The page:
Other available work:

A chapter in: Vectors: New Poetics, Samizdat Editions, Edited by Robert Archambeau. Available through Amazon.com

Blueprints of the City, chapbook available from Transparent Tiger Press, 1685 Cook Street #6, Denver, Colorado 80206

Collaborative work, poems and photographs, The Literary Review

Conjunctions Web Archive (1998)


Catherine Kasper

Monoprints: A Laboratory of Open Fields

Number 1: Another Sunday

YELLOW          SILVER          RED          BLACK

I have given up everything I wanted to do
she said
but my children are successful and

only this morning, she was working with volatile solvents
a constant layer beneath shimmers

I presumed, she said
to demand a room change; I wanted something
more monastic
the room they gave me was huge
too airy

nails pierce the wood foundation of a new barn
pine in the air, hush of a river

porch boards squeak, warp
rock in my stomach

Number 2: Landscape

GREEN          GOLD          BROWN          BLACK

ferns curled
mud pit
aluminum cans along the road, shards
stones are always the color
of nearby water
     she collects these
     on the top of her dresser
          and pears, apples, tea bags, straws,
          forks, napkins, and a set of colanders
     stolen from the kitchen

          Maybe this is where rivers began
     maybe this is
          a footprint

what is wrong, she said, are those people
who think they know where they are

in the morning I get up and make the coffee
which I cannot drink–and
the oatmeal in a great aluminum institutional pot

someone leaves bread in the toaster
which burns
this is somehow my fault

Number 3: Glenn Gould in the Attic


she wants to hit the walls with a crow bar
pull away plaster, lath, or drywall
pull out the electrical guts
attempt to obliterate sky

it is the shadow of hundred year old trees we yearn for
how can we imagine without such shade?
I melt wax against pigment

again, she tells the story about her children
with manufactured tears
she has taught me to disregard habit
to desire a building
which houses theater
I too become consumed with gestures

it's a rock and falling upon us
we bleed

oh give it up, he says,
let's sing

edge hard on the road-side ruts from
having spent too long watching–

casualties and focus, we spend
our time drawing an outline

Number 4: The Perfect Gray


you have gotten mixed up
this paint box, and nothing to breathe but turpentine
sea echoes, mussels, grit between ear bones
musk oil, rosin

mucus, membranes, snails
on concrete after rain
storm-clouded X-ray
worms, so delicious
there are no continuous grays

we want to see you in your blue dress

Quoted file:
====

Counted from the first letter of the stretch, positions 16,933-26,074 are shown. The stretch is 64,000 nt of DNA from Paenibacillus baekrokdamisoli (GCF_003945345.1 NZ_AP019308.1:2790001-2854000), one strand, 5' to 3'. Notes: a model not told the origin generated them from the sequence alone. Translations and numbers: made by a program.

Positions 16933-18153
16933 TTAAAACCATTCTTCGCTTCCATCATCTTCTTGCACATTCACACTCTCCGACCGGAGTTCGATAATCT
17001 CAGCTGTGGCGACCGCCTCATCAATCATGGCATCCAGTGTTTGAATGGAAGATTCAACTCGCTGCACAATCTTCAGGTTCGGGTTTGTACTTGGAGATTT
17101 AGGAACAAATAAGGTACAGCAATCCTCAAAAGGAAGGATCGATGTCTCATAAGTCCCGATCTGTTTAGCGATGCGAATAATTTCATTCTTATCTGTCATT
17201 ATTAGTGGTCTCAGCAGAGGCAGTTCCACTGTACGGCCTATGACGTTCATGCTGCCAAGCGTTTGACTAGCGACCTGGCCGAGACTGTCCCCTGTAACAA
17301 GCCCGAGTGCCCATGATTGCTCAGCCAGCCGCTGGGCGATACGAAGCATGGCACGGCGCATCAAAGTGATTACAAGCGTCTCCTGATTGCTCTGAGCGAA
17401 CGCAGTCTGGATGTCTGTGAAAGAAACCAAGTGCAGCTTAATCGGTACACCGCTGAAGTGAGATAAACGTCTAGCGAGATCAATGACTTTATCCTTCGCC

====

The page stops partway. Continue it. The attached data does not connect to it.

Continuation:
in your shimmering blue dress, eating camembert
the aquamarine
     bright goddess of silver thread
slithering memory, a pleasing fungus beetle
     or green stink
preserved in a specimen bottle

had we had discovered a starfish?
every day we were drowning conch
in the porcelain sink
for their shells

Number 5: Thwarted Expressionisms

TIGERED          EBONY          MIDNIGHT BLUE          OFF-WHITE

locals threw her out of the bar–
'because I was so obnoxious
there is no place for me anywhere'
While I thought that I was learning how to live
I have been learning how to die: Leonardo Da Vinci

she gives her paper on Pollock
     she writes poems on Pollock
she tells us Pollock once told her a secret
     bruised his ankle on a stone lantern
     stayed all evening at her house–'O'
when will we dance?

               'the sea is a charmer'; 'Lost her charms'
'Red tide manatees'                     without their digestion
                dance     of the intestines
                                   'they cut her colon
re-sewing segments'                    each to each

     she grips a blue pebble in his fist
          which she will remember again
     when she is eighty
          watching the waves lick the beach
     gripping a pebble, she knows finally
          what it is to be six years old
     she opens her palm, stares
          flings it out toward the silvered horizon
     she knows
          what it is to be eighty

Number 6: The Awesome Reptilian


tiny bones of rodents, a bird's beak
     what we swallow
why do we name Jonah and not the whale?
     the snake that's swallowed the fetus?

If the snakewoman
came down to earth and wove
a cloth of meteors, re-glued statuary, wings
if we covered Mars in candles

dead creatures are always encased in tears
but not enough, she says, so they dehydrate

I try to remember orchids
what hue was her childhood?

Even her gestures have made an impression
here in the grain of the paper, in the layers
of red, yellow becoming orange